SAN LUIS OBISPO COUNTY, Calif. - On Monday, authorities in Los Angeles County confiscated 7,000 birds in what they're calling the largest cockfighting raid in U.S. history.
What are typically non-aggressive farm animals have been routinely transformed into fighting weapons in our area over the years.
"It's fairly prevalent within the county and Santa Barbara County. We're close neighbors to Santa Maria and there seems to be a large concentration of cockfighting in the Santa Maria area," explains Sergeant Jeff Nichols from the San Luis Obispo County Sheriff's Office.
Most recently in SLO County, the Sheriff's Office served search warrants in Los Osos and found 18 roosters used for cockfighting. They say you can tell it's being primed to fight, just by looking at the bird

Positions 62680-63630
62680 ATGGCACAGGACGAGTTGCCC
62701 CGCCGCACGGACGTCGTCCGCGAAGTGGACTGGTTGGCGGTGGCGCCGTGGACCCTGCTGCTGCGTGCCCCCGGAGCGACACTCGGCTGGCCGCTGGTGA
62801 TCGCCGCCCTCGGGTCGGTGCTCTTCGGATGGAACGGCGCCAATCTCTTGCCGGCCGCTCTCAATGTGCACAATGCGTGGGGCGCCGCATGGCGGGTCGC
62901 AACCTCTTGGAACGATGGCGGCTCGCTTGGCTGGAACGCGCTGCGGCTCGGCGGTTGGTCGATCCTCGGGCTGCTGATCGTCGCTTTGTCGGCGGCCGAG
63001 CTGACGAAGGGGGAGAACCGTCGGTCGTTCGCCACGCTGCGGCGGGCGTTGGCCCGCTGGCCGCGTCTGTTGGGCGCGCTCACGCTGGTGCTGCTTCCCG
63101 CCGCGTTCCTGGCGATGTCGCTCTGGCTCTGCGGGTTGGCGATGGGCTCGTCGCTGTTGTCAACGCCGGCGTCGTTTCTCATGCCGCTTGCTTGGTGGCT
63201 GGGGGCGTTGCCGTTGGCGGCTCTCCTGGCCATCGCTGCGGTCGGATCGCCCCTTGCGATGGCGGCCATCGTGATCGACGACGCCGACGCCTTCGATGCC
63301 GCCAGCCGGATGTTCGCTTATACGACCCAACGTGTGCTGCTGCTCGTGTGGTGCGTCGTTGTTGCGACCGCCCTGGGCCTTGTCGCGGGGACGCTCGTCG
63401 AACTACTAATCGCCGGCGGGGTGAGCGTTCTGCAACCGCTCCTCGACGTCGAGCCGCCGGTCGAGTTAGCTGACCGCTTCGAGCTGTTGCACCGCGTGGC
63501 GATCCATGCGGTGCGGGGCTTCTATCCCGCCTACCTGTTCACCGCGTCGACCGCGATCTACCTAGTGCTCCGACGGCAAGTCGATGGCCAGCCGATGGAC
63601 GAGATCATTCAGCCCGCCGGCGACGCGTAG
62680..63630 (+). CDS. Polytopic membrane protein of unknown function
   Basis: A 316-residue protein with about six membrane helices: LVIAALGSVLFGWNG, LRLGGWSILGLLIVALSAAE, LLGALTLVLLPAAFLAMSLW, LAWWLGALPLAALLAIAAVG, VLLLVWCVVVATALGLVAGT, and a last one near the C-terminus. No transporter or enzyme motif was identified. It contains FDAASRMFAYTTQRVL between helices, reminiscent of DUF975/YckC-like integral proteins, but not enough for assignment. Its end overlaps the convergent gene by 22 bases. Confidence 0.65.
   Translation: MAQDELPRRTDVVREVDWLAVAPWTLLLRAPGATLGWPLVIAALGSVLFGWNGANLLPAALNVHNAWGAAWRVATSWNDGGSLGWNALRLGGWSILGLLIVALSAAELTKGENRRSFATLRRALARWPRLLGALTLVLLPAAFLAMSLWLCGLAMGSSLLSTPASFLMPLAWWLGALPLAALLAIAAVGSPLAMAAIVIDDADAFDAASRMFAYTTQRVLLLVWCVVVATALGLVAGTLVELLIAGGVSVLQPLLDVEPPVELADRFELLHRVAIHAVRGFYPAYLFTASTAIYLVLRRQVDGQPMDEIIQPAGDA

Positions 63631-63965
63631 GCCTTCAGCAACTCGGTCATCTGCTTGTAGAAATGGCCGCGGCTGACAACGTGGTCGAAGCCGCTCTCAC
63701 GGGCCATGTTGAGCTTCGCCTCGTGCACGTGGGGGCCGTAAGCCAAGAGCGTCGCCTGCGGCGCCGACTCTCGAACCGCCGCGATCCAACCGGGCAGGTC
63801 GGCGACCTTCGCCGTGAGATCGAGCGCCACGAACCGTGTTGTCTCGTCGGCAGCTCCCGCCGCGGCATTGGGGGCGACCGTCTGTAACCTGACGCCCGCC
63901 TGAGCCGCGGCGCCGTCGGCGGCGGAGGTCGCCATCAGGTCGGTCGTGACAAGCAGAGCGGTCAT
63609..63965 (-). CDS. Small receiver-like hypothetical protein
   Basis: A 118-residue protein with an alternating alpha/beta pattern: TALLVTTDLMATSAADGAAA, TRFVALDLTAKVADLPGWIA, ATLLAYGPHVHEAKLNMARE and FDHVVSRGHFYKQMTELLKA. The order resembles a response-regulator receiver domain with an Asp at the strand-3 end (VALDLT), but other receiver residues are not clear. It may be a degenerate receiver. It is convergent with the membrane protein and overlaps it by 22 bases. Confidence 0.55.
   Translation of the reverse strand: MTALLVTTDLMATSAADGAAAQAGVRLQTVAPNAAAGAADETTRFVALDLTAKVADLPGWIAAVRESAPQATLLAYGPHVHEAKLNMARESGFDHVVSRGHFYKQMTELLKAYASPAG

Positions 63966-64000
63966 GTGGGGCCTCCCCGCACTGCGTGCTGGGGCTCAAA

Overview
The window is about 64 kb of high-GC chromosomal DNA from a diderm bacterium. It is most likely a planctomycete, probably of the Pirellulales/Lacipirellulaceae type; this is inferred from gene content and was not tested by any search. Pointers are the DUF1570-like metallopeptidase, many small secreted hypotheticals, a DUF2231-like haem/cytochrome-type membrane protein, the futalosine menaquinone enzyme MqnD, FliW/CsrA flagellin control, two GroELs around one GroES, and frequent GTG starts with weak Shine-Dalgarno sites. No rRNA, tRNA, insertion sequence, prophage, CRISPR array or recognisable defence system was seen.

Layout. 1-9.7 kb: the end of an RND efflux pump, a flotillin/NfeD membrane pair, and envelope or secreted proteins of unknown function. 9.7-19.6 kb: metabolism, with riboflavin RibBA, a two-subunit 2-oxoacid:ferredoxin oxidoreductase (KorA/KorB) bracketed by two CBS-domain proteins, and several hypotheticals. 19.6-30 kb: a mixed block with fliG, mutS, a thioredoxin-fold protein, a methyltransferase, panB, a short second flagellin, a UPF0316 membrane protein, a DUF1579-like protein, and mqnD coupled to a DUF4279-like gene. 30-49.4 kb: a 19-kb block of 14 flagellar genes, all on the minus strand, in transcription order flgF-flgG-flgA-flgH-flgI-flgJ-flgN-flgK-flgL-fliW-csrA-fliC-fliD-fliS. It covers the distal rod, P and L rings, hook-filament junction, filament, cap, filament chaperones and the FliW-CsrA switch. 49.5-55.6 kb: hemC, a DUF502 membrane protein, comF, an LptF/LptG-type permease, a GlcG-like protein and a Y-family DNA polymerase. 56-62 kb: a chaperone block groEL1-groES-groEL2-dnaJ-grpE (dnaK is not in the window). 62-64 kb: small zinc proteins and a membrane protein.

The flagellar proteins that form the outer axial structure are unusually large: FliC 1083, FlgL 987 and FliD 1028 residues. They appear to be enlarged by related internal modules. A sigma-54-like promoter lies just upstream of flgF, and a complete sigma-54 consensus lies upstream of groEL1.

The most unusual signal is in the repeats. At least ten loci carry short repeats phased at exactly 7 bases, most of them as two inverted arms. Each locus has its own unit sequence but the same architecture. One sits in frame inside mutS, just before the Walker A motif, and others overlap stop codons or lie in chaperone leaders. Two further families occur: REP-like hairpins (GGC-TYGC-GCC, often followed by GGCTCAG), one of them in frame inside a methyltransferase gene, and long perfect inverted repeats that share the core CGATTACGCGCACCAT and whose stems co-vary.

"The comb on the top of their head is cut off, also the same would apply for underneath their beaks is also cut off and that's to prevent injury during a fight," Nichols says.
The SLO County Sheriff's Office says that authorities haven't found an actual cockfight in progress since 2013. Still, they hope people stay vigilant if they find their neighbors doing anything suspicious.
"I would encourage everybody to contact the sheriff's office to report it - it's our responsibility to investigate and determine if there's any criminal activity going on. You can also call CrimeStoppers anytime and leave a tip anonymously," Nichols explains.
The 18 birds that were found in Los Osos still remain on the property. The Sheriff's Office says they are unavailable for adoption because they were bred specifically for fighting. They're asking the District Attorneys' office for felony and misdemeanor charges for the suspects involved